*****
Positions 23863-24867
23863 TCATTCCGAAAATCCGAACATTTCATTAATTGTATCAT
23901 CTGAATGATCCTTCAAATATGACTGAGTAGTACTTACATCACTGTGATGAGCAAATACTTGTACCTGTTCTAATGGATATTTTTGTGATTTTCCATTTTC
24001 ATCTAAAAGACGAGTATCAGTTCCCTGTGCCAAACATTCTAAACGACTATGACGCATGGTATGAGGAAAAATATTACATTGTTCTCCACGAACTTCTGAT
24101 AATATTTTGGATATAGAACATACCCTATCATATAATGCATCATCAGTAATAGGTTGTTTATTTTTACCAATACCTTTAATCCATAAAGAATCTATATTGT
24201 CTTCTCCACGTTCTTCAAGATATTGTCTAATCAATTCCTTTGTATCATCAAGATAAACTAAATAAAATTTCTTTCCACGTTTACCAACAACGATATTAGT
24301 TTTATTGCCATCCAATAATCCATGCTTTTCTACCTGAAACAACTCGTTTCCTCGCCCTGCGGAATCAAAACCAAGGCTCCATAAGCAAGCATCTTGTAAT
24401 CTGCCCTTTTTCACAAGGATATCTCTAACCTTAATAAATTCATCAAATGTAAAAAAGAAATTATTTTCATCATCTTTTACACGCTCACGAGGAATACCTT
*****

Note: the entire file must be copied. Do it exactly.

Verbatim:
Positions 23863-24867
23863 TCATTCCGAAAATCCGAACATTTCATTAATTGTATCAT
23901 CTGAATGATCCTTCAAATATGACTGAGTAGTACTTACATCACTGTGATGAGCAAATACTTGTACCTGTTCTAATGGATATTTTTGTGATTTTCCATTTTC
24001 ATCTAAAAGACGAGTATCAGTTCCCTGTGCCAAACATTCTAAACGACTATGACGCATGGTATGAGGAAAAATATTACATTGTTCTCCACGAACTTCTGAT
24101 AATATTTTGGATATAGAACATACCCTATCATATAATGCATCATCAGTAATAGGTTGTTTATTTTTACCAATACCTTTAATCCATAAAGAATCTATATTGT
24201 CTTCTCCACGTTCTTCAAGATATTGTCTAATCAATTCCTTTGTATCATCAAGATAAACTAAATAAAATTTCTTTCCACGTTTACCAACAACGATATTAGT
24301 TTTATTGCCATCCAATAATCCATGCTTTTCTACCTGAAACAACTCGTTTCCTCGCCCTGCGGAATCAAAACCAAGGCTCCATAAGCAAGCATCTTGTAAT
24401 CTGCCCTTTTTCACAAGGATATCTCTAACCTTAATAAATTCATCAAATGTAAAAAAGAAATTATTTTCATCATCTTTTACACGCTCACGAGGAATACCTT